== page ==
I wrote about taking my then-three-year-old to the beach and trying to manage his anxiety about the ocean and natural disasters, even as I was managing my own anxieties about aging, racial violence and parenting. Late in the essay, I write of the necessity of letting my biracial child learn “to hold more than one thing in his mind at the same time,” how “I have to let him feel that intuitive knowledge he came to on his own, that the ocean is indeed scary and that one must proceed with caution, while also encouraging him to know its beauty.” This, I explain, is “a parenting version of negative capability, Keats’ term for the poet’s capacity to hold in mind ‘uncertainties, mysteries, doubts, without any irritable reaching after facts and reason.’ So, too, as both a poet and a mother, I have to exist with the ‘uncertainties, mysteries, doubts, without any irritable reaching after facts and reason.’”
Irritable reaching after reason, though, is hard to give up, and three years later, I am wondering about the limits of negative capability. I haven’t slept properly since that summer. I’m the mom who shows up at school and camp drop-off looking slightly crazed, but I’ve found there’s no way to explain it without alarming people—“Haven’t slept right since the election…Have you read the news? Do you know what’s going on?”
Even moments of happiness carry with them an undercurrent of injustice. What does it mean, for example, to “live happily during the war,” in the words of the poet Ilya Kaminsky?
Kaminsky tweeted recently that the current conditions in the U.S. remind him of the USSR of his childhood. What does it mean, then, to be a poet and a parent at this time? If the poetry of those who wrote under oppressive regimes has a clue for us, it is this: Continue witnessing humanity, and use your voice while you can.
Part of my witnessing these days is to say frankly that I don’t know how to parent while other parents are having their children ripped from them and kept in detention centers in my country. I mostly keep the news from my son, but he is learning of injustice. I’ll have to start being honest with him about how I can’t fix everything for him or for other children. Most things I cannot fix.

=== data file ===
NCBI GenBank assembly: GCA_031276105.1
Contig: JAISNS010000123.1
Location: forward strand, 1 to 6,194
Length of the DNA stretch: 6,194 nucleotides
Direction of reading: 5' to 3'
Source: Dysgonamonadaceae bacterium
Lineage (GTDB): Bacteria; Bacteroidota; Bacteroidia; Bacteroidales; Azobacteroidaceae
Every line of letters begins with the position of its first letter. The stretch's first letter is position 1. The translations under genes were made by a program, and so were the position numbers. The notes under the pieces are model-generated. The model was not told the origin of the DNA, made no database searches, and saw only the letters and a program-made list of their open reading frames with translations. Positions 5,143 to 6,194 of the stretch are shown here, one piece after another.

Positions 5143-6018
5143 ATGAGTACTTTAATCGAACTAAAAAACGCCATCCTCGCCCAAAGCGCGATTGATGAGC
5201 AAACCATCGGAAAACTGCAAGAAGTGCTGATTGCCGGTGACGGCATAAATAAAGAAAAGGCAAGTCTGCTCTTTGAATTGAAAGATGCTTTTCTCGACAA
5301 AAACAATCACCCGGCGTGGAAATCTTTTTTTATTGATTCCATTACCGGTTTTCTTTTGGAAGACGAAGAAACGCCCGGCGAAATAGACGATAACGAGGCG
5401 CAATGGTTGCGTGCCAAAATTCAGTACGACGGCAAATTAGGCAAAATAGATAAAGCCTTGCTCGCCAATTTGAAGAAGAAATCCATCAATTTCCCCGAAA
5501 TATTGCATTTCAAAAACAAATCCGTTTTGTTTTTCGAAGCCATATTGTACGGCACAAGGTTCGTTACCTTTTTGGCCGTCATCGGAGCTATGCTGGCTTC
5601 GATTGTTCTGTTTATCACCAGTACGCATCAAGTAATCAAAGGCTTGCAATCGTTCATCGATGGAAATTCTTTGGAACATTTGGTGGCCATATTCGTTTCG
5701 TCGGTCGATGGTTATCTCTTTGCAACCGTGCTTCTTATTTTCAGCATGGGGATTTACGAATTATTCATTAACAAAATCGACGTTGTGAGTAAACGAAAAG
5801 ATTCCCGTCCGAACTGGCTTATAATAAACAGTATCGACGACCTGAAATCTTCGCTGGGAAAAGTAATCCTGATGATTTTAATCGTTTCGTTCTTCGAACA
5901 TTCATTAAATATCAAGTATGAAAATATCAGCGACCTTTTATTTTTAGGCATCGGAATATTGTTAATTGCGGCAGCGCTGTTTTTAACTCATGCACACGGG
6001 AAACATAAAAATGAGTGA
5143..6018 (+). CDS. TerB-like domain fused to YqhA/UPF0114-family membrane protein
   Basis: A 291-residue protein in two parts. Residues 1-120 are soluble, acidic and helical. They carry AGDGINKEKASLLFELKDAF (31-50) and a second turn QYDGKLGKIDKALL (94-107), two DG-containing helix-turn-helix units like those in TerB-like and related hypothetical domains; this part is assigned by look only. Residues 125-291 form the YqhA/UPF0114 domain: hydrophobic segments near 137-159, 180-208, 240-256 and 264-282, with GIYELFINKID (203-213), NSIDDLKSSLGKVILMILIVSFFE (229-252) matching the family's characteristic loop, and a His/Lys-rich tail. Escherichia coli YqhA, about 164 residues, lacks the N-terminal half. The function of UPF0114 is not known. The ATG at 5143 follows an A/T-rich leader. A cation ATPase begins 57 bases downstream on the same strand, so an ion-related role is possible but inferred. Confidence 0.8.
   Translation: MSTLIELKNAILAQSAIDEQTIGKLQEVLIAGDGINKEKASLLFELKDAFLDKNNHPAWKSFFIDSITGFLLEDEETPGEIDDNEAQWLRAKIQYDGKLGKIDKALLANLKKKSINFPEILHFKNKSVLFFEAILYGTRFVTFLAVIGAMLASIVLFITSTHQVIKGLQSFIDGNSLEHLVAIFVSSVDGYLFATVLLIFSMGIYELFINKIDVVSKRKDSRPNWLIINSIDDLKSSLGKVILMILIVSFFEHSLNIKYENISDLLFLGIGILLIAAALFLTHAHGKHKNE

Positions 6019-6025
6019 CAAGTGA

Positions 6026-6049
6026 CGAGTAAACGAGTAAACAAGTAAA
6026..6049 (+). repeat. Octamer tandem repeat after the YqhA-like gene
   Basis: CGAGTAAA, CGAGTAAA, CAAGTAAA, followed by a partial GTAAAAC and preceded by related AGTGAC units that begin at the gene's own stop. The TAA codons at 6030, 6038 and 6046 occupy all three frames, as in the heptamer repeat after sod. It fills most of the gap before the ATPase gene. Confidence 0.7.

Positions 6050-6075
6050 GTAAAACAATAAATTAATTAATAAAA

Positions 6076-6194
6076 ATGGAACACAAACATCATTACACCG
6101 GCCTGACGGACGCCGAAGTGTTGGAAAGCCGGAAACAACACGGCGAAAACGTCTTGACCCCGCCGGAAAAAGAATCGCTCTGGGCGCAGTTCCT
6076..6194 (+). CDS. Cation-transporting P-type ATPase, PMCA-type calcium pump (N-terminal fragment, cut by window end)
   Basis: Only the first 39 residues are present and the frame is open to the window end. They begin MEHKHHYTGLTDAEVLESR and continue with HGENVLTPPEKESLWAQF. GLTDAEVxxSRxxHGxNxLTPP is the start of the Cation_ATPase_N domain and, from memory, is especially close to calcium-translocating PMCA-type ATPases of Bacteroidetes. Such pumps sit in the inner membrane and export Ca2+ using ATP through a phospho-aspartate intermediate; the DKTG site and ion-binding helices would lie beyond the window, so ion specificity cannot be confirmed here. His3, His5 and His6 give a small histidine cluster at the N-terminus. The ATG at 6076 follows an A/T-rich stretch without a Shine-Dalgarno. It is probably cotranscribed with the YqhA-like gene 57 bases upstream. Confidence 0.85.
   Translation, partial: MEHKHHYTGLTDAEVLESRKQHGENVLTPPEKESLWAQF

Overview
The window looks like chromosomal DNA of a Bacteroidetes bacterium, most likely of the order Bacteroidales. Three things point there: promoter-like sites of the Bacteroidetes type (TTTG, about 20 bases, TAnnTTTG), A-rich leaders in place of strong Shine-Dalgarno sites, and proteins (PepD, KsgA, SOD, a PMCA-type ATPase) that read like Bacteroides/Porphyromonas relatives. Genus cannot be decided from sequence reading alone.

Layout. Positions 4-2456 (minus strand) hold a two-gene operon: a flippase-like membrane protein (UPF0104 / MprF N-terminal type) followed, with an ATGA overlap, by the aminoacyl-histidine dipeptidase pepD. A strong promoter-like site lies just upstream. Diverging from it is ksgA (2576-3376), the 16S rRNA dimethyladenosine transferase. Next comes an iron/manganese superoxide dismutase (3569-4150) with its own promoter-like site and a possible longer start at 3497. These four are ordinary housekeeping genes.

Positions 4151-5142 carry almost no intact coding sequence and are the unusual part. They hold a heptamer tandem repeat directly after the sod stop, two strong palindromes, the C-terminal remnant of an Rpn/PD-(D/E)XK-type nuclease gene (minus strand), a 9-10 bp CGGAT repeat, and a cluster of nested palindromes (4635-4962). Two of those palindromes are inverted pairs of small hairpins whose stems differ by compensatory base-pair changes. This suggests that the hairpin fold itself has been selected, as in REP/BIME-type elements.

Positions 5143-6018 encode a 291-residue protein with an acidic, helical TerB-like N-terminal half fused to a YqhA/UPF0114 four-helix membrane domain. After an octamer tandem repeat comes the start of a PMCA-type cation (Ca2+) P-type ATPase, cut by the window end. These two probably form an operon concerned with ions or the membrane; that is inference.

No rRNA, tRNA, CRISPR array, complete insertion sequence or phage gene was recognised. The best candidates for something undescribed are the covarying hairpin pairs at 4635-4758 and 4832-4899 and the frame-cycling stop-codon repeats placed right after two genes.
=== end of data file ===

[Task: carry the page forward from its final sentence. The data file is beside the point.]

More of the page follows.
Now he is ready for bed, wearing pajamas with police cars on them, and I am telling him how I love the sea, breathing with him slowly in and out. I have closed the heavy balcony curtains completely, to make it darker and also to block out the offending waves, but I scratch his back and tell him that some people find it soothing, the sound of the waves and their movement, how they move slowly in and back out, in and back out, chhhhh chhhhh. He’s falling asleep, and I’m thinking, “What do I know?”
The horrors are real, the traumas are real, tenderness is real, and I will speak about it.
The Image archive is supported in part by an award from the National Endowment for the Arts.
Written by: Joanna Penn Cooper
Poet and essayist Joanna Penn Cooper is the author of The Itinerant Girl's Guide to Self-Hypnosis (Brooklyn Arts Press) and What Is a Domicile (Noctuary Press). She holds a PhD in English from Temple University and has taught at Marquette and Fordham. Her work has appeared in The Academy of American Poets Poem-a-Day feature, as well as South Dakota Review, Zócalo Public Square, Open Letters Monthly, Poetry International, and other journals. Cooper teaches online workshops in flash memoir and lyric essay for the journal Creative Nonfiction. She lives in Durham, North Carolina.